One big rule of scuba diving is to “keep breathing.” As chemistry whizzes, we know why: Boyle’s law. At one depth, the pressure in the lungs will be appropriate for the ambient pressure. If one holds the breath and ascends, the pressure in the lungs will still be high, but the ambient pressure will drop. The lungs will expand, and alveoli may pop. If an alveoli ruptures in such a way that an open bridge is formed between outside air and the bloodstream, when a breath is taken at surface, air emboli bubble into circulation. Seizures, localized motor and sensory deficits, heart attack, and unconsciousness are likely results (Marieb 746). It follows naturally that many people drown when unconscious in water…
These horrors do not usually occur when people are properly trained to scuba dive. Most divers are aware of the gas laws that influence their underwater adventure. In obedience of these laws, they are able to maintain a healthy, balanced physiological state even at deep depths.
Hopefully, these concepts come together with some meaning for you. I wouldn’t have wasted so much time making a website if it wasn’t interesting for me. I couldn’t begin to include all the fascinating tidbits I stumbled upon, and believe me there are more. For a start, check out my links page to see where I got some of my ideas. Yogic breathing, didjeridu circular breathing, more physiology, scuba links, and even some meaningful and beautiful quotes on breathing are accessible to you. Thanks for bwheazing through my site.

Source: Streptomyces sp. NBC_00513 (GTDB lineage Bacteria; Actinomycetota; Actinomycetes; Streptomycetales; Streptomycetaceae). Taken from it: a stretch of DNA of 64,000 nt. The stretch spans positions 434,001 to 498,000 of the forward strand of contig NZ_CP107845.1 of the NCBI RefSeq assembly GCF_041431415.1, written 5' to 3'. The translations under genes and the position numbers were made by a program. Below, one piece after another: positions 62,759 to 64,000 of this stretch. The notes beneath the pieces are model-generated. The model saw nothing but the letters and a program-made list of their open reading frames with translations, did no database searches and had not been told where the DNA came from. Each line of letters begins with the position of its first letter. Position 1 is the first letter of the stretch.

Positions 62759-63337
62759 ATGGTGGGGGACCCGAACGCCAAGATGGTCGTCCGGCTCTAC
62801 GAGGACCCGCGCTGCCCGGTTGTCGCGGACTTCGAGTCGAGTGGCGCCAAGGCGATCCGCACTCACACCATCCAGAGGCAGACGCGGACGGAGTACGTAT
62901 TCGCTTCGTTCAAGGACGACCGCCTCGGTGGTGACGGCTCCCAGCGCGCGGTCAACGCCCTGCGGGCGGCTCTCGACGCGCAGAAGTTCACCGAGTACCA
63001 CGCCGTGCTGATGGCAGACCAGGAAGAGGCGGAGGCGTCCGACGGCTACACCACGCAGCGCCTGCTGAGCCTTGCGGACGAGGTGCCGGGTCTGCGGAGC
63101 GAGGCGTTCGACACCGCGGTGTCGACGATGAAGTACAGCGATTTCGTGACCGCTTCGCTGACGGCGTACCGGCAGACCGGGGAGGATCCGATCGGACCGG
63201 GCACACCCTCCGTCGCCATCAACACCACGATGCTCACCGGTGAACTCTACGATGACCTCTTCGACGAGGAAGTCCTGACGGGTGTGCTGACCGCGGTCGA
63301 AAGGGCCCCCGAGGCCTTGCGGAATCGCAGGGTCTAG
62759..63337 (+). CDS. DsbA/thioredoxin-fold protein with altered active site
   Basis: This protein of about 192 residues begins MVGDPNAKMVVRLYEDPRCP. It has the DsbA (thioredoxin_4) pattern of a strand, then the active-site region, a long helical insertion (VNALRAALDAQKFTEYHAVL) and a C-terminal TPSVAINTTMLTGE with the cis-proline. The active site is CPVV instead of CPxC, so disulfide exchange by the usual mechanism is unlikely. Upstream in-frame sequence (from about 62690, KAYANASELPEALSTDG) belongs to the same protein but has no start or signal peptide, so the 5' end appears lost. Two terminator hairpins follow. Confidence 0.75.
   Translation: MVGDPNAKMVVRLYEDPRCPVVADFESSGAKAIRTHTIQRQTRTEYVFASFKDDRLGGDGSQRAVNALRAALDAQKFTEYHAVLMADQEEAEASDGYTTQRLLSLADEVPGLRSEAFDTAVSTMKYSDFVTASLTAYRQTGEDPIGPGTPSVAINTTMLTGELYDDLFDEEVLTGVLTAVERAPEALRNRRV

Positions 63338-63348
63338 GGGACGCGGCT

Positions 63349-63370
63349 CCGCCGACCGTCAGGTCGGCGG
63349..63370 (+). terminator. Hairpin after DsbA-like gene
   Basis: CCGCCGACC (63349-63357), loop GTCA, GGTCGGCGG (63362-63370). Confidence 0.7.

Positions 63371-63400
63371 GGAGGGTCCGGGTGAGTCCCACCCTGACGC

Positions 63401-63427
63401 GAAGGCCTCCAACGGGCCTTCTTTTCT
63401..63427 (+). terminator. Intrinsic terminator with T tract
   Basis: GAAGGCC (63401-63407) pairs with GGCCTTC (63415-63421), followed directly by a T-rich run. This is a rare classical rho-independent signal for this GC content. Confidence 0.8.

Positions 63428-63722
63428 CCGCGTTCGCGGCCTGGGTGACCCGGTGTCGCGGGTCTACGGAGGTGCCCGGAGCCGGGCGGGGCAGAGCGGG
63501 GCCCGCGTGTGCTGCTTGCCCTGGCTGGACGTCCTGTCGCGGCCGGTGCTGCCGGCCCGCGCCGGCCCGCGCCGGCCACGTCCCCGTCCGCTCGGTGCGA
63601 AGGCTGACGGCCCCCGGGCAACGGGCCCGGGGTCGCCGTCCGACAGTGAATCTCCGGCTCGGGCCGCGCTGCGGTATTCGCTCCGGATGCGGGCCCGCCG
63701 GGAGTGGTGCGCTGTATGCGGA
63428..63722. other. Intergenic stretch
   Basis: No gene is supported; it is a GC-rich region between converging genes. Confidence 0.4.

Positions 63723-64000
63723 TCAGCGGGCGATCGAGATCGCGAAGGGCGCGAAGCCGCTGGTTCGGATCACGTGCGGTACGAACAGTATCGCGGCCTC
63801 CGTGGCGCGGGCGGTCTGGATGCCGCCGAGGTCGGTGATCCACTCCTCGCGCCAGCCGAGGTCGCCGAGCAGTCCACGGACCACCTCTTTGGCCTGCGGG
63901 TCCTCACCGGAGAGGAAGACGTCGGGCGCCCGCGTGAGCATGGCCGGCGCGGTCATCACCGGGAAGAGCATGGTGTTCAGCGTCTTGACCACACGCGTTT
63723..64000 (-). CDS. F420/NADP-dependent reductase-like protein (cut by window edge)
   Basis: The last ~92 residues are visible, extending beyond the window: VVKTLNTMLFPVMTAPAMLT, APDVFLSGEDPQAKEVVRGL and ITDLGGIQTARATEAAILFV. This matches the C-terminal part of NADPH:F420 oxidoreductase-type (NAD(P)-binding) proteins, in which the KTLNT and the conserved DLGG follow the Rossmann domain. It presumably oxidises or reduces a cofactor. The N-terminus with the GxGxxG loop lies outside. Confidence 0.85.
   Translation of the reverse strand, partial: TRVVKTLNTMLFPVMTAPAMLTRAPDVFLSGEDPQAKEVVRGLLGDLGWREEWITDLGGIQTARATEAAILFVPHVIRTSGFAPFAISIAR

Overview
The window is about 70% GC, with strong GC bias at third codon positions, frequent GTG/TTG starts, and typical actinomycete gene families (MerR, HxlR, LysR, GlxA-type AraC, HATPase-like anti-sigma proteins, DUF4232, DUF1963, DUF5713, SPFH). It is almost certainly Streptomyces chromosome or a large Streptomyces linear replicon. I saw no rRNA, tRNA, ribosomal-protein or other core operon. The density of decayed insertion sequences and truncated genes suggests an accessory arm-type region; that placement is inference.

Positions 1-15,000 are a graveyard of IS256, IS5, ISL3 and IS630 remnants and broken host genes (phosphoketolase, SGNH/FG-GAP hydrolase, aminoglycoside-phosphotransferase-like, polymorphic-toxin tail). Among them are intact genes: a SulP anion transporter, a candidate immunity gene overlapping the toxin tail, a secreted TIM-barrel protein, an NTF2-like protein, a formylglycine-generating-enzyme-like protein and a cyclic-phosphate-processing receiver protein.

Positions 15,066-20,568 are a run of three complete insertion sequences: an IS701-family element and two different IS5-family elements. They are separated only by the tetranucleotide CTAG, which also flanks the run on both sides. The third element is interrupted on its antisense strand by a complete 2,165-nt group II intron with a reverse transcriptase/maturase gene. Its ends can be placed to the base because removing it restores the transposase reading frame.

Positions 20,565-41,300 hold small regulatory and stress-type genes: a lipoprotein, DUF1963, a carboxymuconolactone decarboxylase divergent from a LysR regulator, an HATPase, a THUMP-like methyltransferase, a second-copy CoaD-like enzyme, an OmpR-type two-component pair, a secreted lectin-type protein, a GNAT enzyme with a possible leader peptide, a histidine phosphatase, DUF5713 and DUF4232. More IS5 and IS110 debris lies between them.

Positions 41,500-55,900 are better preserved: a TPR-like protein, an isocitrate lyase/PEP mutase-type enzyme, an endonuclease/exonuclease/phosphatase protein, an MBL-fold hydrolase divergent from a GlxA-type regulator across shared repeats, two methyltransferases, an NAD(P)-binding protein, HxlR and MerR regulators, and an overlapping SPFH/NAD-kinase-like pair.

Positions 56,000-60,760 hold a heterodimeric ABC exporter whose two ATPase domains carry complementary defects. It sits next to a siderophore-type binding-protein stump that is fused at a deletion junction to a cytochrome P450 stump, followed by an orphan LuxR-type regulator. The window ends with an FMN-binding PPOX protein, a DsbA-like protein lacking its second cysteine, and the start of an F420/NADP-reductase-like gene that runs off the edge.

Last updated 5/21/03, before that, 3/13/01
- BREATHING TIPS.
Maybe you’re not doing it right.
- JOHN HOPINKS INTERACTIVE RESPIRATORY PHYSIOLOGY.
Why didn’t I just copy their website?
- ALLYN & BACON’S RESPIRATORY SYSTEM.
Because I copied this website instead!
- INSPIRING QUOTATIONS ON BREATHING/RESPIRATION.
It doesn’t get much better than this…
- ART OF BREATHING.
Testimonials from those who attest “it works!”
- DIDJERIDU TUTORIAL ON CIRCULAR BREATHING.
Now is there really such a thing?
- CIRCULAR BREATHING: A METHOD BY DR. ROBERT S. SPRING, DMA.
Okay, maybe it is possible.
- ACID BASE AND BLOOD GAS ANALYSIS .
A journal? Lecture notes? A recent archeological find?
- AN EXPLANATION OF PRESSURE AND THE LAWS OF BOYLE, CHARLES, DALTON, AND HENRY.
Complete overview with missing images and self-tests,
by Lawrence Martin, M.D.
- WATER AND THE PHYSICAL LAWS THAT GOVERN ALL DIVERS.
More from Lawrence Martin, M.D.
HEIN, Morris, Leo R. BEST, Scott PATTISON, and Susan ARENA. INTRODUCTION TO GENERAL, ORGANIC, and BIOCHEMISTRY. Pacific Grove: BROOKS/COLE: 1997
KAPIT, Wynn, Robert I. MACEY, and Esmail MEISAMI. The PHYSIOLOGY COLORING BOOK. Menlo Park: ADDISON WESLEY: 1987
KIMBER, Diana Clifford, Caroline E. STACKPOLE, et al. TEXTBOOK OF ANATOMY & PHYSIOLOGY. New York: MACMILLAN: 1948
MARIEB, Elaine N. HUMAN ANATOMY & PHYSIOLOGY. Redwood City: BENJAMIN/CUMMINGS: 1992
MARIEB, Elaine N. HUMAN ANATOMY & PHYSIOLOGY LABORATORY MANUAL. Menlo Park: ADDISON WESLEY: 1999
VISHNUDEVANANADA, Swami. The COMPLETE ILLUSTRATED BOOK OF YOGA. New York: BELL PUBLISHING: 1960